• There is also a mention of the potoo bird, which sings a “descending diatonic scale.” This is evidence of a nonhuman creature utilizing a scale that humans would recognize, a scale that can be derived from the ratios the Greeks originally described. This is evidence of a universal musical reality.

Part II: The mathematics of musical sound

3. The science of musical sound – Charles Taylor

 4. Faggot’s fretful fiasco – Ian Stewart

  • Another look at Pythagorean string bisection ratios—how they generate the tones of conventional scales, and how on fretted instruments, they lead to the necessity of an equal temperament tuning system.

 5. Helmholtz: combinational tones and consonance – David Fowler

  • This is an examination of Herman von Helmholtz’s (1821-1894) attempts to set specific, quantifiable rules for consonance.
  • Helmholtz looks at all the math again on bisected string ratios and overtones, and tries to come up with rules on what is consonant and what is dissonant. The problem, as I see it, is that there are learned cultural customs with respect to music that make one person’s dissonance another person’s consonance. Some broad universal principles may be discernible. The octave appears to be universally consonant. Microtones appear to be universally dissonant. In between can depend on cultural context. A single note held for a long time can seem dissonant, if dissonance is a musical unpleasantness that begs for resolution. Or, a tritone, known in the West for some time as the “devil’s interval,” can be consonant as part of a blues chord—or a minor second or major seventh can be sweet sounding as part of a major seventh chord. But the Helmholtz ideas give us a basis for a discussion of consonance and dissonance, and can be very helpful if we resist the temptation to turn them into absolutes.

 Part III: Mathematical structure in music

 6. The geometry of music – Wilfrid Hodges

  • Discussions of musical lines, music on a page, and putting these lines through a geometric analysis. (I did not find this particularly helpful to the issues I am looking at.)

 7. Ringing the changes: bells and mathematics – Dermot Roaf and Arthur White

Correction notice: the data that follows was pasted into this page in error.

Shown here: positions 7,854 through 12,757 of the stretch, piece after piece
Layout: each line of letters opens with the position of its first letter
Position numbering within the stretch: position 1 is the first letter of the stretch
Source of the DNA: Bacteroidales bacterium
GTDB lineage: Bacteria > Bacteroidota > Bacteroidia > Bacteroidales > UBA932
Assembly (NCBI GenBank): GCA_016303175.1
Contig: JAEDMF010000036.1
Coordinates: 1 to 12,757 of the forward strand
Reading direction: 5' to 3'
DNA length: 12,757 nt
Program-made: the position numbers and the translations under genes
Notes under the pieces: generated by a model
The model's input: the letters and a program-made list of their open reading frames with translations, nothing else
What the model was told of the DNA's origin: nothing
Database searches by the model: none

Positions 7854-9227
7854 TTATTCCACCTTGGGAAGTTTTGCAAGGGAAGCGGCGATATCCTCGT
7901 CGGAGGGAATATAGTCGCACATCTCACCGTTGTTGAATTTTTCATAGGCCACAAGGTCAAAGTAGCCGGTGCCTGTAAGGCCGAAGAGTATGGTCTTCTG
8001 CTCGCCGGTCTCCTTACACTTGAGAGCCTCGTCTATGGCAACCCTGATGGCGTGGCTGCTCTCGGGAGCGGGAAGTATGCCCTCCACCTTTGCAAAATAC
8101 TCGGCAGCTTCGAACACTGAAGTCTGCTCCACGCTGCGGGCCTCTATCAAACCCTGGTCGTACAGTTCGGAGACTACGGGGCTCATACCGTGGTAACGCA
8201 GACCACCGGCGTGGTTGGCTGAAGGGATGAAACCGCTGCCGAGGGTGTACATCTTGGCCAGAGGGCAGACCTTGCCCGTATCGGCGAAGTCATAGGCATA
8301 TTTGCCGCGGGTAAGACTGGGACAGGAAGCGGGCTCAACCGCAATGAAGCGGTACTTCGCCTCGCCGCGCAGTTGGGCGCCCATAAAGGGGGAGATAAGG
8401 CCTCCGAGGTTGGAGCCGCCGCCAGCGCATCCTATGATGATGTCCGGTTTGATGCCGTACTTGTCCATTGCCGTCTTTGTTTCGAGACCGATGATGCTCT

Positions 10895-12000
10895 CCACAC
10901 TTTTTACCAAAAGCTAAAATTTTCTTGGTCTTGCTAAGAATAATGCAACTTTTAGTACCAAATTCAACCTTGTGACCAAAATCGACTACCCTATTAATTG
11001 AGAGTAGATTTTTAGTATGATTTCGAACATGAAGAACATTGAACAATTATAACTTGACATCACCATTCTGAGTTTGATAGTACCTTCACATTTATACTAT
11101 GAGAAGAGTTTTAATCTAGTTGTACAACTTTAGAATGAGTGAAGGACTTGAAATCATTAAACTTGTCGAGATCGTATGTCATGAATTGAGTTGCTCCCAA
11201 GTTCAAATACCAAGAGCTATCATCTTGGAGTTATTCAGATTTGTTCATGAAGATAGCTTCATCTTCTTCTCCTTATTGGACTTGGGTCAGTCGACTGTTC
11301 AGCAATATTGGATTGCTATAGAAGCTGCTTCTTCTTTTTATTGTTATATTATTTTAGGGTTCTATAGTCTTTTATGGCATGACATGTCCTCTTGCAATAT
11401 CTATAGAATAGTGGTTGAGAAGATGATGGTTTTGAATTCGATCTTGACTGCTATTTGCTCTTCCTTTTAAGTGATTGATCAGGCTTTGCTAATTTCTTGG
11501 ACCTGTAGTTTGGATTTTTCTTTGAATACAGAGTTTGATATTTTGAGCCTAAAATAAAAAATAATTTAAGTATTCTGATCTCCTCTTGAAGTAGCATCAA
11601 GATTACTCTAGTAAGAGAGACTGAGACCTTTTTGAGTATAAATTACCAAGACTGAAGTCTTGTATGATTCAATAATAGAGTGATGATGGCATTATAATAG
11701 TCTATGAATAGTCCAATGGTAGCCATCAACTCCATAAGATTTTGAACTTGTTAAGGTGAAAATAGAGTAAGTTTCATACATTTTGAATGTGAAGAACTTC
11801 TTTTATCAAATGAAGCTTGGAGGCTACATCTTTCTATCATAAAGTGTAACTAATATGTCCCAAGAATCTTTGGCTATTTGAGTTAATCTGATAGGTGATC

• A look at some patterns of bell-ringing.

 8. Composing with numbers: sets, rows and magic squares – Jonathan Cross

  • This chapter goes into detail on some 20th Century composers—Arnold Schoenberg, Anton Webern, Alban Berg, Pierre Boulez, Peter Maxwell Davies, Iannis Xenakis—and how these composers fashioned their compositions according to mathematical rules. I am familiar with many of these composers, and this chapter prompted my comment at the outset, about mathematical symbols used for the purpose of insight, and not as a primary method of composition. Frankly, and this is a matter of personal taste, I find much of the music derived using mathematical rules to be unsatisfying. Music creators still need to make choices for music to have a meaningful effect on an audience. As soon as they make their choices, they are no longer composing with numbers.

 Part IV. The composer speaks

 9. Microtones and projected planes – Carlton Gamer and Robin Wilson

  • Using geometrical planes to write music.

 10. Composing with fractals – Robert Sherlaw Johnson

  • This is a discussion of using computers to write music. The writer asks if the computer wrote the music. Of course not! Whoever provided the computer with the instructions—the program, in computer parlance—wrote the music! And the article discusses choices that often need to be made to complete the musical piece. Of course, that is composer involvement! The choices, by the way, then take us back to the human being creating the sound. It is the sound that matters, the sound and what it brings to the listener. The program serves that purpose, and likely has a limited function, though in the hands of a skilled musical communicator, I can see computer music resulting in effective music. In fact, in creating “Seventh Hell,” from my CD “Issa Music,” I needed computer power to realize my sonic image of the 7/8 sections. A technically gifted performer probably could have played the synthesizer lines I use in that piece. But programming those lines on the computer, I think, made the piece much more effective. And computer power opens up new possibilities that would have been limited by technical capability in the past. But the composer, the music creator, still has to tell the computer what to do!